ICD-10 Diagnosis Code B30.2

Viral pharyngoconjunctivitis

Diagnosis Code B30.2

ICD-10: B30.2
Short Description: Viral pharyngoconjunctivitis
Long Description: Viral pharyngoconjunctivitis
This is the 2019 version of the ICD-10-CM diagnosis code B30.2

Valid for Submission
The code B30.2 is valid for submission for HIPAA-covered transactions.

Code Classification
  • Certain infectious and parasitic diseases (A00–B99)
    • Other viral diseases (B25-B34)
      • Viral conjunctivitis (B30)
Version 2019 Billable Code

Information for Medical Professionals

Diagnostic Related Groups
The diagnosis code B30.2 is grouped in the following Diagnostic Related Group(s) (MS-DRG V35.0)

  • 124 - OTHER DISORDERS OF THE EYE WITH MCC
  • 125 - OTHER DISORDERS OF THE EYE WITHOUT MCC

Convert to ICD-9
  • 077.2 - Pharyngoconjunct fever

Synonyms
  • Adenoviral pharyngitis
  • Adenoviral pharyngoconjunctivitis
  • Adenoviral respiratory disease
  • Viral pharyngoconjunctivitis

Index to Diseases and Injuries
References found for the code B30.2 in the Index to Diseases and Injuries:


Information for Patients


Pinkeye

Also called: Conjunctivitis

Conjunctivitis is the medical name for pink eye. It involves inflammation of the outer layer of the eye and inside of the eyelid. It can cause swelling, itching, burning, discharge, and redness. Causes include

  • Bacterial or viral infection
  • Allergies
  • Substances that cause irritation
  • Contact lens products, eye drops, or eye ointments

Pinkeye usually does not affect vision. Infectious pink eye can easily spread from one person to another. The infection will clear in most cases without medical care, but bacterial pinkeye needs treatment with antibiotic eye drops or ointment.

NIH: National Eye Institute

  • Allergic conjunctivitis (Medical Encyclopedia)
  • Conjunctivitis (Medical Encyclopedia)
  • Vernal conjunctivitis (Medical Encyclopedia)

[Read More]

Sore Throat

Also called: Pharyngitis

Your throat is a tube that carries food to your esophagus and air to your windpipe and larynx (also called the voice box). The technical name for the throat is pharynx.

You can have a sore throat for many reasons. Often, colds and flu cause sore throats. Other causes can include:

  • Allergies
  • Mononucleosis
  • Smoking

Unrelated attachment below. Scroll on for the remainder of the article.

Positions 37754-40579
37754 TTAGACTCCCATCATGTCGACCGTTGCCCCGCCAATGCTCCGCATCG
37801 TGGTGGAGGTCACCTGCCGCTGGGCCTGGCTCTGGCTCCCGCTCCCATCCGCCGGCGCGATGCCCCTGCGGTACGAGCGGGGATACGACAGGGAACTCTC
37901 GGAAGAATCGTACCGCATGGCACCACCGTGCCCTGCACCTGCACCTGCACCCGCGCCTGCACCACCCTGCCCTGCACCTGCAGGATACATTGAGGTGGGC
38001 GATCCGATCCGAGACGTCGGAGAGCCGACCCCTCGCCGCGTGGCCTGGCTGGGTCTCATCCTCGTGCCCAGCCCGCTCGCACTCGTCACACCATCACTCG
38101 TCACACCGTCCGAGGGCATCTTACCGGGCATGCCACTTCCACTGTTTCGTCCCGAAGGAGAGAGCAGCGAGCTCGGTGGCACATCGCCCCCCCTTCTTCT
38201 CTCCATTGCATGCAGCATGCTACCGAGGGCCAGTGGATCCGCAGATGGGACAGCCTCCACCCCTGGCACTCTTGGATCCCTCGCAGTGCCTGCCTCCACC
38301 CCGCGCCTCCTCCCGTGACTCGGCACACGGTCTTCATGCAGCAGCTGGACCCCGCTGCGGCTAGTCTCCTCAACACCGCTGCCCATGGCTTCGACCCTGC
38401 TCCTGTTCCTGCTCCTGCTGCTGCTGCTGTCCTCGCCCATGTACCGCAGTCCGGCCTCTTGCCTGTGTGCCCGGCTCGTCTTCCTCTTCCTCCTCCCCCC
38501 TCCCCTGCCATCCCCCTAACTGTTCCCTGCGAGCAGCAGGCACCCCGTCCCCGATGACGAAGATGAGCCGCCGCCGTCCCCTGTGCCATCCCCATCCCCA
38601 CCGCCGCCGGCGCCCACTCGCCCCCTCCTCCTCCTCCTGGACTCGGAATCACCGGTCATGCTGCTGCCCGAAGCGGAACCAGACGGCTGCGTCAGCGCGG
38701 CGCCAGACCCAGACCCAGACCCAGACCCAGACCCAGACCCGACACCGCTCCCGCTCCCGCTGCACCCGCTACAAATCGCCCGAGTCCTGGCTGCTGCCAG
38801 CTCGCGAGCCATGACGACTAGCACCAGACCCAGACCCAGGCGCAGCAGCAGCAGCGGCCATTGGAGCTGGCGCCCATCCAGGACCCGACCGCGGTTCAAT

• Strep throat
  • Tonsillitis

Treatment depends on the cause. Sucking on lozenges, drinking lots of liquids, and gargling may ease the pain. Over-the-counter pain relievers can also help, but children should not take aspirin.

  • Pharyngitis (Medical Encyclopedia)
  • Pharyngitis - viral (Medical Encyclopedia)

[Read More]

ICD-10 Footnotes

General Equivalence Map Definitions
The ICD-10 and ICD-9 GEMs are used to facilitate linking between the diagnosis codes in ICD-9-CM and the new ICD-10-CM code set. The GEMs are the raw material from which providers, health information vendors and payers can derive specific applied mappings to meet their needs.

  • Approximate Flag - The approximate flag is on, indicating that the relationship between the code in the source system and the code in the target system is an approximate equivalent.
  • No Map Flag - The no map flag indicates that a code in the source system is not linked to any code in the target system.
  • Combination Flag - The combination flag indicates that more than one code in the target system is required to satisfy the full equivalent meaning of a code in the source system.

Present on Admission
The Present on Admission (POA) indicator is used for diagnosis codes included in claims involving inpatient admissions to general acute care hospitals. POA indicators must be reported to CMS on each claim to facilitate the grouping of diagnoses codes into the proper Diagnostic Related Groups (DRG). CMS publishes a listing of specific diagnosis codes that are exempt from the POA reporting requirement.

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